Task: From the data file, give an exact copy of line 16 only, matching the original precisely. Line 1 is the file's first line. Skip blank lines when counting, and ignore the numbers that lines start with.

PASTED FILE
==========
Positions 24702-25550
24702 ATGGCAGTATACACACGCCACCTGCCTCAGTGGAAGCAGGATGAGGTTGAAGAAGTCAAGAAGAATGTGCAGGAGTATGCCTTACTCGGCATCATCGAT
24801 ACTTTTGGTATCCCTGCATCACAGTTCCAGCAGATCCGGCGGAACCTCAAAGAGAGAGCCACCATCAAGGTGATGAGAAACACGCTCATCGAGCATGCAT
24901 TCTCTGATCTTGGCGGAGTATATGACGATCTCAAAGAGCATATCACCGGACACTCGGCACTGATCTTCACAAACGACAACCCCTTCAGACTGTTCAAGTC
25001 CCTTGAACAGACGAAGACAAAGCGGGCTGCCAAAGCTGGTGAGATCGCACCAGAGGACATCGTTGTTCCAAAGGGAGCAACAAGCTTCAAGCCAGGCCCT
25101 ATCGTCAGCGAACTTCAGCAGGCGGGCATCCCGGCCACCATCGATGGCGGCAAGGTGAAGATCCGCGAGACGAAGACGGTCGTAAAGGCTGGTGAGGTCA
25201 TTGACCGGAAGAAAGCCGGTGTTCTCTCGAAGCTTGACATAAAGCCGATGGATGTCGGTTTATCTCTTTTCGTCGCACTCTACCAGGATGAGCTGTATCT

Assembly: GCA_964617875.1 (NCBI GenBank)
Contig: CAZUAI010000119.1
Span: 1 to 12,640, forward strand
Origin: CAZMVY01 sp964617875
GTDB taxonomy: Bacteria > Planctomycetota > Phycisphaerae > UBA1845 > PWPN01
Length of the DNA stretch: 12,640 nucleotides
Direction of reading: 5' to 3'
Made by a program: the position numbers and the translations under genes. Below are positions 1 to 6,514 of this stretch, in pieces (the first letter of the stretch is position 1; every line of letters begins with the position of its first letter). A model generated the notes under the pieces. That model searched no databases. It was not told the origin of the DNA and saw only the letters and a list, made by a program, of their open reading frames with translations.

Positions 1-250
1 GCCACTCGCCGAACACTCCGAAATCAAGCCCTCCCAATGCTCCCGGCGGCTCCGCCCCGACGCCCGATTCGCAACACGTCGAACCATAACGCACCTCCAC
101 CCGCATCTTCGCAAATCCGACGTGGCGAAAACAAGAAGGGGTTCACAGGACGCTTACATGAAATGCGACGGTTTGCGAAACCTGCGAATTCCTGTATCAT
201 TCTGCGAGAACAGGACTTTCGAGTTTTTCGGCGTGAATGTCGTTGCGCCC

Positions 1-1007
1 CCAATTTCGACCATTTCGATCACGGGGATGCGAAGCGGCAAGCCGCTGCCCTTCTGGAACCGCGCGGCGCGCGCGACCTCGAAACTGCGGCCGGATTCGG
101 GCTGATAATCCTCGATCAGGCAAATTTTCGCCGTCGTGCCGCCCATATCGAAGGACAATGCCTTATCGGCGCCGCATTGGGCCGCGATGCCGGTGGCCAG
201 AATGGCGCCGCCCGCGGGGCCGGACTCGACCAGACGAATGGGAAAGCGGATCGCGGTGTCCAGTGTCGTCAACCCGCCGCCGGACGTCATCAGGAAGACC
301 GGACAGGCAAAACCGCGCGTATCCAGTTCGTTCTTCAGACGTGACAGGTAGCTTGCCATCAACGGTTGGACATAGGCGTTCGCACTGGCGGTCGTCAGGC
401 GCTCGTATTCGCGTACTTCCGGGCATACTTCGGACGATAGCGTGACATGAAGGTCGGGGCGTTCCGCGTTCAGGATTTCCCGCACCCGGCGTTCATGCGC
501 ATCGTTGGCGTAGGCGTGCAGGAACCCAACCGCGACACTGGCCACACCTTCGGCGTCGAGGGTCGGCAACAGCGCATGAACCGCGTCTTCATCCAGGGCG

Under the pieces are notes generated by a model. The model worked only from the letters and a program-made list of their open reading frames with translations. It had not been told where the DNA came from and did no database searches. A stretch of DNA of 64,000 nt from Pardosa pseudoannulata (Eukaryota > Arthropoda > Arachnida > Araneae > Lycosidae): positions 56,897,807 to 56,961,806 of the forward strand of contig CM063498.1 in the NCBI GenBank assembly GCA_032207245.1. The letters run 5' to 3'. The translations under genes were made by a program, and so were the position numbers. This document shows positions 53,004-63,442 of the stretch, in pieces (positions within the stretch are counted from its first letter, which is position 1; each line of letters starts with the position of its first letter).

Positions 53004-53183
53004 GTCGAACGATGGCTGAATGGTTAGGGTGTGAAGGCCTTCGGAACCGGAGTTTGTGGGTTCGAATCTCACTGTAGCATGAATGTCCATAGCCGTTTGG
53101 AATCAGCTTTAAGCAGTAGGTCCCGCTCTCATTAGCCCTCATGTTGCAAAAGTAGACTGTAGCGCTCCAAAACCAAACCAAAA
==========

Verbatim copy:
Positions 1-250